In 2009, I was the victim of physical assault by the man I loved.
I am a well-educated, kind, charitable, positive person. I come from a wealthy family, I speak multiple languages, I have 5 University degrees. I am a devout Christian, I practice Buddhism, and I am physically fit.
About a year ago, I watched a TV show about domestic violence and felt called to write what I will write now, but I was still too ashamed. Last night, a good friend in the States wrote to me. She knew I’d worked at Genesis, which is a shelter for battered women and children, (genesisshelter.org) since the age of 17 and currently volunteer at a shelter in Luzern. She wrote to me looking for sympathy and help.
I give you sympathy and empathy.
I am someone who has always worked tirelessly with women and children (and some men) who suffer domestic abuse (mental and emotional, as well). I heard countless stories involving frying pans to the head, telephone wires being used to whip and/or bound, hot oil used to scald, knives used to disfigure. You name it, from the years of 1993-2009, I had heard it. I’d been told the signs, I “knew” what to avoid.
The most important thing I can say is that I stand in solidarity with millions of women and men against domestic violence. Black women, white women, single women, married women, CEOs, stay-at-home moms, women from big families, women with no family. Violence does not care who you are.
The second most important thing I can say is how I got out of the flat that night without losing my life.
My hope, in sharing the paragraph below, is that every woman who has never experienced an act of physical violence will read this and take it in. You do not have three seconds to waste with “is this happening to me?” The answer was given when the question was born. The only information you need to know is “how do I get out of this situation?” Here is how I did it.
During the attack, I was dealing with a person in a state of rage. I was immediately immobilized after being pulled out of bed, in a deep sleep, and landing on my left kneecap. I knew my physical mobility was compromised, so I would need to be “allowed to leave” (fully or semi-immobilizing injuries are common). I stayed as calm as possible and I did not speak (also common that your voice will aggravate). After a rather swift blow to the head, he paused. I sensed he might be amenable to hearing my voice. I calmly and quietly asked him if he would ALLOW me leave (giving him the “respect” he deserved). He agreed and I left.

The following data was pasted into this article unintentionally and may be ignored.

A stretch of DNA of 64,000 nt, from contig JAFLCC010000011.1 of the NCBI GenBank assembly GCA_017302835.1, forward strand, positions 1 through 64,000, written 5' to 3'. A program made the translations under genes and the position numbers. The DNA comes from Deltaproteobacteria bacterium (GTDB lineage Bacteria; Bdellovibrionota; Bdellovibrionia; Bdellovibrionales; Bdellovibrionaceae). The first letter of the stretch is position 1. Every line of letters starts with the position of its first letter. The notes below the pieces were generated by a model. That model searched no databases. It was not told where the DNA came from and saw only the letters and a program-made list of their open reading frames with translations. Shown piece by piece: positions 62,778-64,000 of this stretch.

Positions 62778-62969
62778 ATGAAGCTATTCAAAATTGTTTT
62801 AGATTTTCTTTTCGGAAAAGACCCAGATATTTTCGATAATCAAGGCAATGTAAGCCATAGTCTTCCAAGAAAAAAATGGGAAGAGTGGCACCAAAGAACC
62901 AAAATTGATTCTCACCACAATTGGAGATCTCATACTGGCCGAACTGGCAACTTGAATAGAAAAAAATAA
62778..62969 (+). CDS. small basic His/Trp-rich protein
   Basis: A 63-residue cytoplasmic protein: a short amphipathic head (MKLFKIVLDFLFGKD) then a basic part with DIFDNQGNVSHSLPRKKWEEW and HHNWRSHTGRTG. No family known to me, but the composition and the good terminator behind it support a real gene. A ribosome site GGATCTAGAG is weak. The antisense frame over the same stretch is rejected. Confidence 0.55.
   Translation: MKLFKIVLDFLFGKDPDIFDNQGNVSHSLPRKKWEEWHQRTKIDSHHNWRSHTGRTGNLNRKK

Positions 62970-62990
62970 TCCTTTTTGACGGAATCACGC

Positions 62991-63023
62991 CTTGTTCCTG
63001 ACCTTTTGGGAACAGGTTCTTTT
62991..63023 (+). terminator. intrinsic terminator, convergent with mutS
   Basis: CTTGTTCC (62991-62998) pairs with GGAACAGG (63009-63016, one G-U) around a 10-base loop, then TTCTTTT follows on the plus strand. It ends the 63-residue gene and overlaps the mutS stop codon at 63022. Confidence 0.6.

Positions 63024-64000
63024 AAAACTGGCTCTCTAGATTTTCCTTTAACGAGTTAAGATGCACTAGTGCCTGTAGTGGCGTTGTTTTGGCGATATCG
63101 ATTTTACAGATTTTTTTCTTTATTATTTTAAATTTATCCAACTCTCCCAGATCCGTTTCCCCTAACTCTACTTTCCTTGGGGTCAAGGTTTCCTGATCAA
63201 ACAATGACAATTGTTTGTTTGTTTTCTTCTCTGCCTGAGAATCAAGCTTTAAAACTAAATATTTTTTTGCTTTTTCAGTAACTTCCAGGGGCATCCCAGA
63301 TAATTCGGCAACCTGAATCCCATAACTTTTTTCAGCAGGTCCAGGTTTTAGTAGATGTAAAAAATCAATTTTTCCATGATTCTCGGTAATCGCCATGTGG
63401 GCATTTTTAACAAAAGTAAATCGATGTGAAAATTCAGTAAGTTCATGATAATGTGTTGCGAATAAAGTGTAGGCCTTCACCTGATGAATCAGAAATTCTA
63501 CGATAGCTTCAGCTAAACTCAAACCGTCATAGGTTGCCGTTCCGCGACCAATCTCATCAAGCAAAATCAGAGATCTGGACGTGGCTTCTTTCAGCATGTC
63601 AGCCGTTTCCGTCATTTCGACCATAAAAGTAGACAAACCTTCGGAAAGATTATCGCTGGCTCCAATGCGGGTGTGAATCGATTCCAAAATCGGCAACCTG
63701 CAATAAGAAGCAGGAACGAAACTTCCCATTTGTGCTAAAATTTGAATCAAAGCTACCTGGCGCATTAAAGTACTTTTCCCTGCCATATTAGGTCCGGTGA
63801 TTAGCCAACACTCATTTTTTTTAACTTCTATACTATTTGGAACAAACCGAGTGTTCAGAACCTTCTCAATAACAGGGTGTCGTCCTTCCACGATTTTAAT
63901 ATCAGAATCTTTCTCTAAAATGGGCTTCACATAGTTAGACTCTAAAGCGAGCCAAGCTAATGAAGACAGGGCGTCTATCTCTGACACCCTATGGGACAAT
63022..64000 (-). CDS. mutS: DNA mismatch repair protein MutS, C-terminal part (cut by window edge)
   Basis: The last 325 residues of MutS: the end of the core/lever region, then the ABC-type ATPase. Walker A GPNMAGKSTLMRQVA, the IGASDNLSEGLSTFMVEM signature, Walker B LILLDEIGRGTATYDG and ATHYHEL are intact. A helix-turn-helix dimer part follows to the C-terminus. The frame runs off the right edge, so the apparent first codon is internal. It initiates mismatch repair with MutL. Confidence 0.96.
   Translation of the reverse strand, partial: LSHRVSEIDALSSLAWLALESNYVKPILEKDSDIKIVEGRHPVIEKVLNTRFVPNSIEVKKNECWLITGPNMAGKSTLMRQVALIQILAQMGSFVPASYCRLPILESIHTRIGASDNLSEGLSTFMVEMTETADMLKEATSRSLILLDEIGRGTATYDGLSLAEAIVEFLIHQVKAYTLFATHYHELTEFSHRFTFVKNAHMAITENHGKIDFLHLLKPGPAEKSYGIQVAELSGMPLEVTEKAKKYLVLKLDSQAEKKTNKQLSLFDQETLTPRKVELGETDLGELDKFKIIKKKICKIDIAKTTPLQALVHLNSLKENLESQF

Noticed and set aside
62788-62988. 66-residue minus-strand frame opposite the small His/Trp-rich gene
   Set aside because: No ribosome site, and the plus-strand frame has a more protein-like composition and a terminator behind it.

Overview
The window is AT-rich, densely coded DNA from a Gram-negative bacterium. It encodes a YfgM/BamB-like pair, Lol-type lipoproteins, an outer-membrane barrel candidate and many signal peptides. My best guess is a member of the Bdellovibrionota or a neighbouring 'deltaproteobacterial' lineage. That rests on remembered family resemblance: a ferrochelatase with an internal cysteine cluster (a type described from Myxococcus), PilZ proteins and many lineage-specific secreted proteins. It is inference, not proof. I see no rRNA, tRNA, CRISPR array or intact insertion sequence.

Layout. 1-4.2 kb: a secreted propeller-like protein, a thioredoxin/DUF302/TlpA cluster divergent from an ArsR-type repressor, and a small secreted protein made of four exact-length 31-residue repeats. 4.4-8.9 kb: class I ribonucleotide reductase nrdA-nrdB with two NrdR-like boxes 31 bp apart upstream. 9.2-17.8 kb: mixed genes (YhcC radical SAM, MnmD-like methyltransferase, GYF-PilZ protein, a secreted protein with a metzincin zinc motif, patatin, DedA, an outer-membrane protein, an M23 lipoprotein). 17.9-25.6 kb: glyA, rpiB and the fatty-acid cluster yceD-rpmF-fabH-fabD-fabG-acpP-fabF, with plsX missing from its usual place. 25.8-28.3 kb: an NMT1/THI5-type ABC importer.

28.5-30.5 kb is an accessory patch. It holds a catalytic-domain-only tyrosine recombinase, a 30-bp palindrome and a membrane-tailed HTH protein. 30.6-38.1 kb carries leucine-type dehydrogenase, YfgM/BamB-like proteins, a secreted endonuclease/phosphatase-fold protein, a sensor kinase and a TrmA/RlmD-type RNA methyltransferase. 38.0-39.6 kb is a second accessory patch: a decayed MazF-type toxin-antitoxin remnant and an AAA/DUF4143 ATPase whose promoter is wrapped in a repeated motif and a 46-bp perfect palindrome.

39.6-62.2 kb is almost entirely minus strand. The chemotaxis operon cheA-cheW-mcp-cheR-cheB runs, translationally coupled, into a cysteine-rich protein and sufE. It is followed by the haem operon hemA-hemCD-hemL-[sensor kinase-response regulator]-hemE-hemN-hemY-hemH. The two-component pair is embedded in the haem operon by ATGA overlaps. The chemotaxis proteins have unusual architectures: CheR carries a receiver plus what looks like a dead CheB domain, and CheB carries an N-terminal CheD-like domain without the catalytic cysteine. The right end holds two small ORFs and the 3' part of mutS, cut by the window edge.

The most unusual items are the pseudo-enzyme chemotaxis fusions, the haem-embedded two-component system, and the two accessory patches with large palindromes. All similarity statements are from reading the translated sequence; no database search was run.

I was lucky.
In 2013, according to the DOJ, there were approximately 960,000 cases of domestic violence. 25% of women in the States suffered an episode of domestic violence last year. Every day, on average, three women were murdered by their partners. The health costs of domestic violence last year averaged 5.8 billion dollars. Over 6 million children witnessed domestic violence last year. Little boys saw “this is how men handle anger.” Little girls saw “men do this when they are angry.”
Only a dozen people, including a medical doctor and a therapist, know the entirety of what I’ve just shared. I do not believe keeping quiet has helped me or allowed me to help others.
I am open to any and all communication regarding this post, if I can be helpful.
National Domestic Violence Hotline (in the States)
Case of emergency: 117 and say it is domestic violence (remember “haus” and “Gewalt” if you can and ask for someone who speaks English)
http://www.frauenhaus-schweiz.ch (Click the Union Jack to read info on leaving. Next, on the left side of the home screen find your Canton, click on CONTACT TELEPHONE NUMBER)
Update: I have had four women and one of my guy friends write to me, since I posted this blog 6 hours ago, to ask me about any signs I might have seen before this event. Were there signs? What were they? I isolated these back in 2009 with my therapist.
-extreme and unpredictable responses to mundane, daily occurrences (ex: 5 text message in a row when I didn’t answer my phone ending in some broad statement like, “Clearly, you don’t care about me anymore.” This was showing me he couldn’t control his emotions.)
-my friends and family did not “approve” of him (He would say, “Nobody likes me because of xyz. I am so lucky I have you because you accept me.” This was demonstrating his desire to manipulate and isolate me.)
-“joking” about sexist behavior with our friends and also in front of his work colleagues and speaking badly about past loves (This was showing a fundamental disrespect toward women.)
-drinking excessively (This was demonstrating a lack of self-restraint.)
-“shaming” behavior (Again, lack of respect for me and others.)
-lack of long-term friends and family (He ostracized his own friends and family for a reason.)
Update September 12, 2014
Recent events have raised awareness regarding domestic violence (violence from a partner/spouse/loved one).
I was fortunate to have the resources (financial, family, work, therapeutic, medical, etc.) to leave an abusive situation. I was also fortunate to know, thanks to Genesis, no one is allowed to hit me for any reason. I was very clear about that in my head.
Because we have all lost loved ones, we can have compassion for anyone who must severe a relationship with a loved one.
My steadfast prayer is that all women will someday be very clear that abuse is not a way of expressing love. Not under any circumstances. It certainly makes it somewhat easier to let go of an abusive relationship when you realize it was not loving.
I would also urge any woman, as I’ve said above, to seek immediate refuge if she has been the victim of physical assault. Call your local police or contact a trusted friend or family member.